There's a pervasive cultural myth that strong women leave cheaters and weak women stay. Staying is for suckers, for chumps, for women too pathetic to demand respect.
Thing is, I don't know a single woman who has stayed in a marriage after infidelity who fits that description. Quite the contrary. The women I know who've stayed do so for a lot of reasons, none of which are that they're too weak to leave.
At first I stayed because I was exhausted and knew that I couldn't create the calm and stability that my three children would have needed to deal with their parents' separation. Being able to consider my children's needs isn't weakness. It's a mother's strength.
I stayed in part because I had made a vow to my husband – "in good and in bad". This fell firmly under the "bad" category. It isn't weakness to stay true to wedding vows, even when a partner has failed to. I took those vows seriously. And I knew that, at points in our marriage, we'd be tested. To honour those vows takes strength.
And I continued to stay because I could see my husband working hard to figure out why he'd risked everything that mattered to him, to find a way through this mess to redeem himself, to learn how to be a better man when he was lost. To be patient, to allow trust to regain a foothold takes strength.
But perhaps, most of all, I used that time to begin to heal. To do the hard work myself of figuring out why I had lost myself to some extent in my marriage, why I had failed myself. With no healthy marriage as my blueprint (my parents' marriage was marred with addiction and infidelity), I had thought that my job was to be supportive, to compromise, to accommodate myself, to, I dare say, abandon "me" in pursuit of "us". To untangle my healthy ideas of love and marriage and carve out a place for myself in this "new" marriage took determination and patience. And a whole lot of strength.
Thing is, those on the outside have no idea what's going on within the marriage. I hear it a lot from Other Women, bitter because the guy whose words they believed goes back to his wife and his marriage and, they're convinced, suffers no real consequences for his behaviour.
I hear it from people who know the rumours about someone's infidelity and yet see the couple at social gatherings, sitting together, laughing together. Together. "Why does she put up with that?" they've whispered to me with no knowledge that I've "put up with that" too.
What people don't see is the work it takes to get there. What the Other Women don't understand is the effort that goes into rebuilding a marriage that has been shattered by infidelity.
I don't know a single marriage in which a guy who cheated (where his wife knows he's cheated) returns to the fold and is welcomed with no questions asked.
Recently, a man who cheated on his wife posted on this site, suggesting that it would be "better" for his wife if he simply walked away so she's not reminded of the pain he put her through. This guy wasn't interested in doing the work of helping her heal. He just wanted her to be over it already and, since she wasn't, he thought it would be helpful to exit stage left so she didn't have to think about it. Doesn't that strike you as cowardice? A guy who would rather not have to face his own moral failing every day when he sees the pain in her eyes? Sure sounds like that to me. She's not asking him to spare her the pain of his betrayal (a bit late for that, buddy), she's asking him to walk through it with her. She's strong enough to face it. Is he?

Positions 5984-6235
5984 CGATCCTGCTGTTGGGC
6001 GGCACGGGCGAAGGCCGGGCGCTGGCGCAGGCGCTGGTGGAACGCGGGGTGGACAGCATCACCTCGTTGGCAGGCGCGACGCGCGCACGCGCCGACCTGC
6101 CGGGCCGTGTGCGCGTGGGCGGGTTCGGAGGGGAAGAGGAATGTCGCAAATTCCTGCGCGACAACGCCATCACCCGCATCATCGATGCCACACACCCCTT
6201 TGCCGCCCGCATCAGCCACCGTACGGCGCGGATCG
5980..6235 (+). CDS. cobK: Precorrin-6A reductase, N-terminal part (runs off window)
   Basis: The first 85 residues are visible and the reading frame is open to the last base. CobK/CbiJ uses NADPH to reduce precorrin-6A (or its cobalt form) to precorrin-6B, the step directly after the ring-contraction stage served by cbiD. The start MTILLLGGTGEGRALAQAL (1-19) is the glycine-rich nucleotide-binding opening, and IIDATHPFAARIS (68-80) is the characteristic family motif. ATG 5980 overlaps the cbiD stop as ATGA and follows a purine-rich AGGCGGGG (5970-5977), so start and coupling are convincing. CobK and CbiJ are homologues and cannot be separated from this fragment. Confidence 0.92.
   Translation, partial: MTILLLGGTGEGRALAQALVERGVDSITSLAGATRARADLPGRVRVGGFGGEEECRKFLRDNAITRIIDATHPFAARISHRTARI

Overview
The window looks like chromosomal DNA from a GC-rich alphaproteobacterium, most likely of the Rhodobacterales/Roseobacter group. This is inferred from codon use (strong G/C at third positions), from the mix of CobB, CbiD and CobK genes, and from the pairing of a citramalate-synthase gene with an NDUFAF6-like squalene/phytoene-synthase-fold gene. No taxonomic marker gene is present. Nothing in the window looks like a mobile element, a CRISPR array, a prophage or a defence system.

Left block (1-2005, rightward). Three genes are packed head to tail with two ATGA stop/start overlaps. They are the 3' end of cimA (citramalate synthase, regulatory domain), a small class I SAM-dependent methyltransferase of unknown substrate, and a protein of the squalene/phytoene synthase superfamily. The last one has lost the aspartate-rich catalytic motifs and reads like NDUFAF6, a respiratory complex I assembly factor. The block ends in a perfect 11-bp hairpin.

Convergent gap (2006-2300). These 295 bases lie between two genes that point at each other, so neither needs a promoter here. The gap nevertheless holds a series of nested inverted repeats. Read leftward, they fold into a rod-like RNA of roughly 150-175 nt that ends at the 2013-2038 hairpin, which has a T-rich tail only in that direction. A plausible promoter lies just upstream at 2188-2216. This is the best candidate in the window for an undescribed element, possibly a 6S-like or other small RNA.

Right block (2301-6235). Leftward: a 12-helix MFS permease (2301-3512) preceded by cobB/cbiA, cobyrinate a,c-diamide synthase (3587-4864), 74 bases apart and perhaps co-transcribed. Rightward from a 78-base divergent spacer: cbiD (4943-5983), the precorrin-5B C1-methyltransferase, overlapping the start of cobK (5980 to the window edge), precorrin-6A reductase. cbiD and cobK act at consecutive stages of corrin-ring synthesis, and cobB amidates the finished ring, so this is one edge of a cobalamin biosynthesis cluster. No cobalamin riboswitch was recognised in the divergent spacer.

And that's the truth of a marriage after betrayal. It's about facing that pain, every single moment of the day. It's about working hard to keep your heart open when every ounce of your being wants to close it off to further pain. It's about showing up at events with your husband, possibly even laughing together, and then going home and sobbing into your pillow because everything hurts.
Don't tell me it doesn't take strength to get up each morning and fight your way through the day while he's at work, sometimes where the OW works too. Don't tell me it isn't strength that gets us to our own jobs, to parent-teacher meetings, to the grocery store. Or that it isn't Herculean not to openly flinch when every bloody song in the mall where you're shopping for rainboots for your kid reminds you of what he did.
And this, of course, isn't to say that leaving is weakness. Rather it is to say that doing what feels right for us – especially when the world has strong opinions about what we should do – takes incredible strength. To battle that inner narrative that tells us we've betrayed ourselves for staying, to fight a culture that insists that the only acceptable response to a cheater is to kick him to the curb, to ignore the cries of the "once a cheater, always a cheater" brigade, takes a strength that most of us never knew we had.
And until we realize that, statistically, most women choose to stay, we didn't know how much strength the women around us have. Strength we don't always see because women are so good at hiding our pain.
In the end, we have nothing to prove to anyone but ourselves. And what he have to prove to ourselves is that we followed the path that was right for us. Our reasons for taking one path over another are our own. But they are legitimate. They matter.
Weakness is letting others dictate our life choices. It's abandoning ourselves to be who others want us to be.
Strength? It's what you see every day in the mirror when you straighten your shoulders and turn to face a world that thinks it knows what you should do and decide instead to do what's right for you. Whatever that is.